Indeed Tracey. God knows I’m not in the business of feeling sorry for Judith Collins but it has been striking the way that she’s been left to fend for herself as the Oravida Affair has developed. Aside from some frankly lukewarm support from the PM (and let’s face it, given how close he is to the whole sequence of events he couldn’t really do any less than he has) she hasn’t had any backup from her fellow Nat MPs – no support during QT in the House, they all manage to look terribly busy with paperwork when she rises to answer questions, no support outside of the House and unlike other MPs she hasn’t had received the typical ‘honour guard’ to get through the Foyer of the House and past the waiting journos and so has been reduced to scuttling through the back door.

    • Clemgeopin 5.2

      NOW: (Last collated at 3:31 pm)

      261 – Yes
      56 – No

  6. Penny Bright 6

    Is Minister for Justice Judith Collins going to be CRUSHED with CORRUPT ‘conflicts of interest’?

    In my considered opinion – YES.

    What concerns me is from where do Ministers / MPs / the Department of Prime Minister and Cabinet (DPMC)/ the party political Office of the Prime Minister / the Prime Minister’s Chief of Staff Wayne Eagleson get their TRAINING / ADVICE / UNDERSTANDING about what constitutes corrupt ‘conflicts of interests’?

    Because, in my considered opinion, they don’t appear to have a clue.

    http://www.parliament.nz/en-nz/pb/business/qoa/00HOH_OralQuestions/list-of-questions-for-oral-answer

    Questions for Oral Answer

    Wednesday, 16 April 2014
    Questions to Ministers

    Hon DAVID CUNLIFFE to the Prime Minister: Does he have confidence in the Hon Judith Collins and her handling of her relationship with Oravida Ltd?

    GRANT ROBERTSON to the Minister of Justice: Was the employer of the senior Chinese border control official, who she had dinner with in Beijing in October 2013 on her Ministerial visit to China, from the General Administration of Quality Supervision, Inspection and Quarantine also known as the AQSIQ?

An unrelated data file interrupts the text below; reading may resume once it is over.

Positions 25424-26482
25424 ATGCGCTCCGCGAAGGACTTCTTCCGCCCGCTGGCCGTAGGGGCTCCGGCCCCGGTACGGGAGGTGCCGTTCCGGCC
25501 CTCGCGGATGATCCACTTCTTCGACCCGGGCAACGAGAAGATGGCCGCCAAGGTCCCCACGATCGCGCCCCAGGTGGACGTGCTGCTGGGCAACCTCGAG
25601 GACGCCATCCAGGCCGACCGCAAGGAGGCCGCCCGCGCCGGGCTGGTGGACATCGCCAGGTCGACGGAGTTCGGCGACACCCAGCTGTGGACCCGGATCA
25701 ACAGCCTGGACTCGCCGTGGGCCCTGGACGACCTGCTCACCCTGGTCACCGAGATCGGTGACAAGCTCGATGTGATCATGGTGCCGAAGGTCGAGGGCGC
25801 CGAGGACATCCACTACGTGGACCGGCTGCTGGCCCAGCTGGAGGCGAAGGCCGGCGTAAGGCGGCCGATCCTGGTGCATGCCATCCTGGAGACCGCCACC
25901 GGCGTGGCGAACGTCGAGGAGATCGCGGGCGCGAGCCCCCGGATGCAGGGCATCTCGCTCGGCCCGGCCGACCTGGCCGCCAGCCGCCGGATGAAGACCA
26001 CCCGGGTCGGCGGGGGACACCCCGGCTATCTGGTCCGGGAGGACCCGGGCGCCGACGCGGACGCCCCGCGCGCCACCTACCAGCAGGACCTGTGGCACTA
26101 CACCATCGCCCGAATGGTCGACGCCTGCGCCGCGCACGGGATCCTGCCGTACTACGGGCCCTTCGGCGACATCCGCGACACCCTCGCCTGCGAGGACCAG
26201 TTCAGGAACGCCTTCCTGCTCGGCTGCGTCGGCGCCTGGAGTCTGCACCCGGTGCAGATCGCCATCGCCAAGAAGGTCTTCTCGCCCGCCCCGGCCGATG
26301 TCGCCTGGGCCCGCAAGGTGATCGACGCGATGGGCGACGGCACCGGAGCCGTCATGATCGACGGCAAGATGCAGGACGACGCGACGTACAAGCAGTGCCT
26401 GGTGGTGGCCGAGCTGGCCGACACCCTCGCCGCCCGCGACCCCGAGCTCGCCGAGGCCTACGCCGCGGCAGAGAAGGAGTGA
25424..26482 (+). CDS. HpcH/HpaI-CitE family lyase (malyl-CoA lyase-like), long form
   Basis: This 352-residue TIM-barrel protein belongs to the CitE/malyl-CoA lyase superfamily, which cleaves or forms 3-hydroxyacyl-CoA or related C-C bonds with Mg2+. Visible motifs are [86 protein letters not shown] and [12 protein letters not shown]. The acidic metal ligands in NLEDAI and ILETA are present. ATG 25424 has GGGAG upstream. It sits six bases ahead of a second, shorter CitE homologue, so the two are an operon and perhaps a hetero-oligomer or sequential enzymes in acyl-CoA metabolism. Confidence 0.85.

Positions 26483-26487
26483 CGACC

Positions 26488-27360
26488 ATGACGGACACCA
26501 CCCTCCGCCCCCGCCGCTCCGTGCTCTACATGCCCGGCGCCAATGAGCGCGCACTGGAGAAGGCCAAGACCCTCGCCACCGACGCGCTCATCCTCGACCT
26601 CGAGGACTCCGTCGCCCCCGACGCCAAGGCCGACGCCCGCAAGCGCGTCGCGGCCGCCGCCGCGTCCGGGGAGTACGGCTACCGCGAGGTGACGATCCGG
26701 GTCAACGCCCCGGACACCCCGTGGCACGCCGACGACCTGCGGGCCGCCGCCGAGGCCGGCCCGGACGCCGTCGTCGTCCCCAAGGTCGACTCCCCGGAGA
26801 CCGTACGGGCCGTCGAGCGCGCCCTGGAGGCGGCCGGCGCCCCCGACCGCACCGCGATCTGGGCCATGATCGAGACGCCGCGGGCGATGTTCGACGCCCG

Rt Hon WINSTON PETERS to the Minister of Justice: Why will she not identify the senior Chinese border official with whom she met on 20 October 2013, and disclose the business that was discussed at the dinner with him that evening?

    Penny Bright

    • Hayden 6.1

      GRANT ROBERTSON to the Minister of Justice: Was the employer of the senior Chinese border control official, who she had dinner with in Beijing in October 2013 on her Ministerial visit to China, from the General Administration of Quality Supervision, Inspection and Quarantine also known as the AQSIQ?

      Does he have glasses?

      Was he wearing a hat!?

      • karol 6.1.1

        And JC dancing on a pin in her answers.

        • Tracey 6.1.1.1

          with a smirk…

          bridges keeps tripping over the words conservation and consultation.

          • karol 6.1.1.1.1

            And skewered by Robertson’s last question about how her refusal to answer whether or not she met with the AQSIQ official, leaves open the interpretation that she did meet him?

            And JC dodged that one, too.

            Bridges slamming Greens as being anti-“growth” and thus anti- jobs, etc, is just scurrilous.

            • Tracey 6.1.1.1.1.1

              agreed.

              at least he has realised norman was not in govt nor a minister but tries to imply he could have influenced the labour govt.

              bill english on interest rates and housing was very slippery.

            • srylands 6.1.1.1.1.2

              Which Greens policies are not anti-growth? That is a serious question. Every single policy I can see on their website will reduce prosperity and reduce growth.

              • One Anonymous Bloke

                Ah, so what you’re saying is that the Greens don’t follow The Sacred Book of the Holy Market.

                I’m not an economist but the IMF and the World Bank say that reducing inequality boosts economic growth, and the Greens have pledged to tackle inequality, so they are clearly pro-growth.